This Friday evening I chose to attend a free screening of the movie Spotlight.  It was an event organized by the Department of Religion at Memorial University.  I went to see the film because the story it tells, of the Boston Globe's uncovering of the systemic abuse of children by pedophile Roman Catholic priests, interested me both as a journalist and as someone who grew up in an Irish Catholic environment.  The city I have called home since 1994 St. John's, NL, is still in 2016 struggling in the courts with the same issues of abuse and its often tragic outcomes of denial, addiction and lives destroyed.  One of the film's most moving moments is in the credits when all the other cities where there have been similar investigations are listed.  It is a very long list; so long in fact that I could not bear to stay for the discussion period after the film.

The story the film tells is well known now.  What most impressed me about the film was the restraint with which it unfolds.  This could have easily been filled with outrage and melodrama.  Spotlight is surprisingly understated and the performances of its stellar cast are reigned in.  It is very hard at times to tell the good guys from the bad guys–hard to distinguish between somebody "doing their job" and being either a villain or a hero.  Nobody is painted with a broad brush.  This is the world we live in filled with status quo, tension and consequences.

Another satisfying twist in the film was that the tragedy of 9/11 nearly derails the team of journalists' investigative efforts to tell the story they had been working on for so many months.  Fortunately, it is an eclipse of events the project recovers from.  When I looked into the background of the film I found an interesting comment about the director Tom McCarthy's intentions. Writer Josh Singer told Creative Screenwriting that one of his goals for the film was to highlight the power of journalism, which he feels has been waning. He explained, "This story isn’t about exposing the Catholic Church. We were not on some mission to rattle people’s faith. In fact, Tom came from a Catholic family. The motive was to tell the story accurately while showing the power of the newsroom – something that’s largely disappeared today. This story is important. Journalism is important, and there is a deeper message in the story."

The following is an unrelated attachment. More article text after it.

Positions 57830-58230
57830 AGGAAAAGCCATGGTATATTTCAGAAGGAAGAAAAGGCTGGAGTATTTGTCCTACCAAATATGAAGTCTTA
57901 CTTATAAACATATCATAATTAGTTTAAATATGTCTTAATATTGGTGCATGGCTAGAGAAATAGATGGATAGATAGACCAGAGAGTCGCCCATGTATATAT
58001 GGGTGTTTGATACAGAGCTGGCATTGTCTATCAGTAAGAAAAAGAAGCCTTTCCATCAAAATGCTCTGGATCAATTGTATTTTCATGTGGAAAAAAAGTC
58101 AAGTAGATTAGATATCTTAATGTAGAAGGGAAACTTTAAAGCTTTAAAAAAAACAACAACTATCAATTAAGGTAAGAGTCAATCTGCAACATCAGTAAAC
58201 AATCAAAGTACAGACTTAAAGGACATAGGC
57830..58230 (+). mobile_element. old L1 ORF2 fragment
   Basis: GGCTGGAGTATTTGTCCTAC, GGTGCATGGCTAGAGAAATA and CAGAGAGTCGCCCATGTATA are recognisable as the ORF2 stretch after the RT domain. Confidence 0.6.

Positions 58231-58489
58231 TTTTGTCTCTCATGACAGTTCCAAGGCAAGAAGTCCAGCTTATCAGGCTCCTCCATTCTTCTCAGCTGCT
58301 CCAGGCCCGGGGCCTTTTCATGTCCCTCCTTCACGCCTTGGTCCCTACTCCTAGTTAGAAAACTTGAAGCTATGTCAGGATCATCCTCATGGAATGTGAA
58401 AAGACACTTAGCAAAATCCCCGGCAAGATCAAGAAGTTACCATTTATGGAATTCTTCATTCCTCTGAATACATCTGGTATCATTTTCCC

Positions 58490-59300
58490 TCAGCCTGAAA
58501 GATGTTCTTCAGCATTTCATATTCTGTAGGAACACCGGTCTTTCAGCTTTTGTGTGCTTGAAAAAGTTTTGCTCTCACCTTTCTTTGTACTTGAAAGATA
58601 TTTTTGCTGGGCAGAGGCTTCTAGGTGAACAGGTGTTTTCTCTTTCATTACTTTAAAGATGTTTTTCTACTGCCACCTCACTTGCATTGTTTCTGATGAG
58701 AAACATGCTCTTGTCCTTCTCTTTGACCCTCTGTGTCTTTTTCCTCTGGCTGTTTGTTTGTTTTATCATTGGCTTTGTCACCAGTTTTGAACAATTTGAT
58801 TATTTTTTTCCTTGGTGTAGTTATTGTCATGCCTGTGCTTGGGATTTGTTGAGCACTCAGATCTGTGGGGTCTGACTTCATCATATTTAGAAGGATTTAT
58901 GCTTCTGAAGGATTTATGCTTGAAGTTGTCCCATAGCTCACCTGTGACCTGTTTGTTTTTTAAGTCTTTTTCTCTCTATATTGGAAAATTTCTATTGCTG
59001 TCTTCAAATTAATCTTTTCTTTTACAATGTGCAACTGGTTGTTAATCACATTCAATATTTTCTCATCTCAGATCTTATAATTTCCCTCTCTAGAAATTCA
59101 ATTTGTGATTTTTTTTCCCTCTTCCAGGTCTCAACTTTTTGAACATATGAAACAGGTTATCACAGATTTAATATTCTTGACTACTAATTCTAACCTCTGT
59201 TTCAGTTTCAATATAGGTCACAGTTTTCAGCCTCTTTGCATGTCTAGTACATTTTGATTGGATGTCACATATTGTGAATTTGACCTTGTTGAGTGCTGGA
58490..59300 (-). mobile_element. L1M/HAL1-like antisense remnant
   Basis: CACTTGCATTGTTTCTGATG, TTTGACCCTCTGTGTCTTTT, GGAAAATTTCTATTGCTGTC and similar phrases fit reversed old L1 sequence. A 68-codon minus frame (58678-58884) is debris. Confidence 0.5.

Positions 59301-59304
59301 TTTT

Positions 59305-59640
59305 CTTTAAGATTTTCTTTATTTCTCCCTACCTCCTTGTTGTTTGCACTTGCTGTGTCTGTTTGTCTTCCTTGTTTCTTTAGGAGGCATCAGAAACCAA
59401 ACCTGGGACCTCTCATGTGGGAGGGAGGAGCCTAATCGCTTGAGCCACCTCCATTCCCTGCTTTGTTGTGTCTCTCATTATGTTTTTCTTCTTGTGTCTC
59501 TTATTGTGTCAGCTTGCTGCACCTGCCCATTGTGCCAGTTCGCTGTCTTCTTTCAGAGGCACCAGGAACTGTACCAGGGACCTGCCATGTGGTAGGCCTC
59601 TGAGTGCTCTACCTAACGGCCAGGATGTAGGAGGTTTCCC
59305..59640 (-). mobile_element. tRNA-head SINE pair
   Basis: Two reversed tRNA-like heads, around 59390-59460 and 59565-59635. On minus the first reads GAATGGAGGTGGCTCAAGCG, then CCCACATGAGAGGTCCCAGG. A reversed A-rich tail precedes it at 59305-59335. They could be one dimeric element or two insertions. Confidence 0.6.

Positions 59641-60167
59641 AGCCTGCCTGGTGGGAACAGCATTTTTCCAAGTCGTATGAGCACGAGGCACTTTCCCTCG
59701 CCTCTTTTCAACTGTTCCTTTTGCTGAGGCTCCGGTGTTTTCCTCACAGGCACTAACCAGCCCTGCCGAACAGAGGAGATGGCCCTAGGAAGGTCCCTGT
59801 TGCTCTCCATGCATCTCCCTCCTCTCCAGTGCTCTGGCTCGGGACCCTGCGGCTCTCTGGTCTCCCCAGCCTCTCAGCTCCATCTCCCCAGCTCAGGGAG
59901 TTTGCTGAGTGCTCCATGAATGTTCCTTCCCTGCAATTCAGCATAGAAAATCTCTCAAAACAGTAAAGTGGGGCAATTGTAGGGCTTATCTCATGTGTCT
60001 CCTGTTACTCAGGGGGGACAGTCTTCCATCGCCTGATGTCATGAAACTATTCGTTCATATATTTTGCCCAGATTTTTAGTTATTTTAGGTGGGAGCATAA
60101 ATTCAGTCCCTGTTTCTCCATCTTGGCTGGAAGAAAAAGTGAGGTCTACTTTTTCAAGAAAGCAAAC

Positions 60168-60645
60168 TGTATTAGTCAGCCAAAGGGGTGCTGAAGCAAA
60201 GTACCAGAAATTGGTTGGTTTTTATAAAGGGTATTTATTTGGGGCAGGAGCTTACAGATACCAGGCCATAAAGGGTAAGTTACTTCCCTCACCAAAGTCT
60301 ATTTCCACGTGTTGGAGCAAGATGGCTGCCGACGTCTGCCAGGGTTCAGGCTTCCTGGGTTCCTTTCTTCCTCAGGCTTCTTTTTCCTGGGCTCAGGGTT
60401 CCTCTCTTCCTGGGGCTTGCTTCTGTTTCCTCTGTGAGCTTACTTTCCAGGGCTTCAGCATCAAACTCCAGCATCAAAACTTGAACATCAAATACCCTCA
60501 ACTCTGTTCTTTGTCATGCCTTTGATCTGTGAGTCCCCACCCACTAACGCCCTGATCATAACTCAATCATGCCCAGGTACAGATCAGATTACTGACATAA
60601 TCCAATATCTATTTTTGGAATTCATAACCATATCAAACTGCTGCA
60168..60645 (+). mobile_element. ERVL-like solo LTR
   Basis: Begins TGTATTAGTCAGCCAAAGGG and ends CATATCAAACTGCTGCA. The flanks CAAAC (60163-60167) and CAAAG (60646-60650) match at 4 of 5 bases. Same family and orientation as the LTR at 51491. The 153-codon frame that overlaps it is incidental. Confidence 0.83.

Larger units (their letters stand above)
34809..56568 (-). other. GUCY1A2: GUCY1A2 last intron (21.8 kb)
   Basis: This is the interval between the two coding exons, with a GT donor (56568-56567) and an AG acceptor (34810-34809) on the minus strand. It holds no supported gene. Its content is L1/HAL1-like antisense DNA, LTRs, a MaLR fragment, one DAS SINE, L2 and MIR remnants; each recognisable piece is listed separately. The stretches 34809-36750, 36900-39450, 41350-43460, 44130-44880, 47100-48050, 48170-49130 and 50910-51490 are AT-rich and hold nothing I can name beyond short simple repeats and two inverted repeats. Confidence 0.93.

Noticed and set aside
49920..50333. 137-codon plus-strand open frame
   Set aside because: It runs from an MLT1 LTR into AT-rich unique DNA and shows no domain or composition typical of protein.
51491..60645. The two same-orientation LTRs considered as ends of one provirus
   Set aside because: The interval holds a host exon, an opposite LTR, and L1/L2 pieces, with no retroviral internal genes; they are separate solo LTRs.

Amen to that.

Pulitzer Prize-winning investigative reporter Michael Rezendes, left, stands for a photograph with actor Mark Ruffalo, who plays Rezendes in the film "Spotlight, " as they attend the Boston-area premiere of the film. (AP Photo/Steven Senne, File) ( Steven Senne )

Sunday, 5 June 2016

Enchanted by Anita Singh's Microorganism at the Craft Council Gallery

I have long been a fan of the varied, but always passionate, art of Anita Singh.  When I first met Anita more than a decade ago she was exploring the world of printmaking.  Even back then, she was fascinated by the cellular world and would build up elaborate patterns based on her observations of seedpods and bugs.   She was playing with repetition and variation.  High impact colours like pink, orange and vibrant greens sang in Anita's organized compositions.  (And they still do today.)  I remember being tempted to link her flair for colour to her heritage– as Anita was born in Guyana, South America with a Russian and Indian bloodline. She grew up in Montreal and Toronto, where she studied graphic design and printmaking, and lived in British Columbia for 10 years. During a cross Canada trip in 1999, she discovered and fell in love with Newfoundland. Today, she lives with her husband and son in downtown St. John’s, where she works as a printmaker, mixed media artist, and art instructor.

Over the years, Anita Singh has added to her mediums:  book arts and paper-making seemed naturally allied with her printmaking but I was surprised when she took up encaustic.  Now, the voluptuous quality of the wax gave a satisfying dimension to her characteristic palette.  Colour could be subtly suspended.  The organic aesthetic of wax seemed to fit her thematic interests effortlessly although it could not have been easy to master a new technique.  But she was hardly finished.

Anita next took to ceramics, working out of the Clay Studio at the Craft Council of Newfoundland and Labrador.  First, she made vessels but they gradually gave way to more sculptural works.  They took on a new authority when mounted on the wall.

Currently, Anita Singh has a solo show in the Annex of the Craft Gallery.  It is called Microorganism and it is not to be missed.  From the Gallery website

Start Date: 2016-04-30
End Date: 2016-06-11
Anita Singh

Inspired by an obsession with patterns, textures and color found in our natural world, this solo exhibition presents and combines ceramic sculpture and encaustic paintings.

Sculptures, vessels and wall pieces explore ornate details, textures and patterns found in flowers, seeds, leaves, bugs, crustaceans, anemones; life size and microscopic cellular views; colorful, details of underwater sea life and, organic natural forms.